Getting on the property ladder
It’s a Monday morning and well before eight when we arrive at the office CCC Mortgages, a Plymouth based brokerage.
Its director, Charlotte Callaway, is already busy finalising her schedule for the week ahead. Lots of appointments and lots of enquiries.
Coffees are made. We take a seat and we start to talk about inflation and how the cost of everything is rocketing upwards. Charlotte really understands the difficulties people face. Her brokerage is here to help people get on the property ladder.
She’s keen to cover a number of ‘easy to overlook’ points which are often forgotten when you start to think about taking out a mortgage agreement – and that includes income protection.
It’s a big issue when you consider one recent survey found that only 9% of adults hold some form of policy to help them through tough times.
‘So much can change in your life. It’s important to have some money put aside and have income protection in place,’ she says. ‘What happens if you cannot work? At that point, interest rates are not your problem.’
‘The classic scenario is Dad brings in the income, and, all of a sudden, he gets injured then what will the family do? If you’re on a salary of £30,000 then statutory pay won’t cover you. Prepare when life is good.’
‘People are relucted to budget for insurance but if something happens then these plans can help minimise the impact of illness on your life, and, in some cases, for members of your family.’
The squeeze: cost of living crisis
The economy is currently front and centre in the minds of a lot of people. Interest rates are on the up and it looks like we’re all going to be tightening our belts as we head into the autumn and winter months.
The goal of owning a home is suddenly becoming a more and more distant dream for many people – but it certainly doesn’t have to be an impossibility.
‘We are back to 5% deposits which is good news for people who’re paying rent. In Plymouth a three bedroom house costs £900 a month which you lose to a landlord.’
‘If you’re waiting to save up 10% then putting cash into a 5% deposit will save you money. The rate might be higher with a 5% deposit but putting that money in will save you the cost of renting over a period of 12 months.’
‘There are lenders which will engage with homebuyers who are solely on a benefit based income.’
‘For the self-employed, there is a big myth that you have a two year or three year wait before submitting accounts to a provider.’
‘You do need some sort of a track record so the lender has some security there that you can pay off your loan.’
‘Ideally we would like someone to have accounts for a year to 18 month period so you can submit something of value and have projections for the next year.’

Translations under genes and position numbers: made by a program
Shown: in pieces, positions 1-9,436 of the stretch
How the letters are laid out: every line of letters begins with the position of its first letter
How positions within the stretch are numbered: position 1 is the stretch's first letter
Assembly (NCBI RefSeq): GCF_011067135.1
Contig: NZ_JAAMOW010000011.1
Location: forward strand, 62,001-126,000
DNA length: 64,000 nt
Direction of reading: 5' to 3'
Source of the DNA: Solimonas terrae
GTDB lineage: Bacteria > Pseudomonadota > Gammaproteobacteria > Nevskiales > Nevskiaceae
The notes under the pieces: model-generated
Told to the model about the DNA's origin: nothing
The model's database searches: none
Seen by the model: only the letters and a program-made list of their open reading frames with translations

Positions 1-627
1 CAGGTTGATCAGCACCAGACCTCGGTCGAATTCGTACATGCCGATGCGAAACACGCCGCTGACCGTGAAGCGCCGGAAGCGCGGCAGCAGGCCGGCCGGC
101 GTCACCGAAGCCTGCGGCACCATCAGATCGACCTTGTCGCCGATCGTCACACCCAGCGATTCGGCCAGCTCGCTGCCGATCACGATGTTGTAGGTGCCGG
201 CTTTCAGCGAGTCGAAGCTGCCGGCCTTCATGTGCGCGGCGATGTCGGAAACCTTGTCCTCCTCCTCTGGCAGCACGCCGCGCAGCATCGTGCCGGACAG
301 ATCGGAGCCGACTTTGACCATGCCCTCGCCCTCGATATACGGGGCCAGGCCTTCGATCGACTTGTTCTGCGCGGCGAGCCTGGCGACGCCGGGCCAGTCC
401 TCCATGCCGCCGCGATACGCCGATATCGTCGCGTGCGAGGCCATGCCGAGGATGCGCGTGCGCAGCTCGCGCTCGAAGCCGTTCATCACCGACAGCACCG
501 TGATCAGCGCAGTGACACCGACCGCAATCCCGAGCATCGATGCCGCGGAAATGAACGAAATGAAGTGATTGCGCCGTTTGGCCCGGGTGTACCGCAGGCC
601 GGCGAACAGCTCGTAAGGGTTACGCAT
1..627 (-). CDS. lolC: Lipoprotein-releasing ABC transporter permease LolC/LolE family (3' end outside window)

What to do and what not to do
The cost of living crisis is beginning to make its impact felt in households across the country. Charlotte is keen to point out that there are products out there for people who might be looking to buy – but don’t necessarily have enough to put down a deposit.
‘If you have a good income but cannot get the cash together then there are certain lenders which will accept an unsecured loan from the bank as a source of deposit – as long as you can afford it and it fits their criteria.’
The upside of working with a mortgage broker is they can provide you with tips before applying for a mortgage to try to help increase your chances of being accepted. She lists a number of definite ‘no nos.’
At the top is not doing anything which may adversely affect your credit rating. This would include applying for a loan, credit or store card in the months leading up to completing the all-important mortgage paperwork.
The other pitfall is not to rely on friends and family for advice. Go to someone who is suitably qualified, knows their stuff and can talk the jargon which the client might not be familiar with.
‘I’m a regulated professional which means I hold qualifications which allow me to practice and provide mortgage advice.’
Much of Charlotte’s work is building a strong professional relationship with a number of mortgage providers. It means she knows instantly which company is a ‘good fit’ for your needs.
It seems the industry has moved away from the traditional imagery of full Windsor knots and Saville Row suits. It’s now a far more approachable sector.
We begin to wind down the meeting as we head to 0900. We’ve covered much ground in a short space of time. Pleasantries are exchanged. Coffees are finished. The phone starts ringing. Charlotte’s day, and week, has now officially started.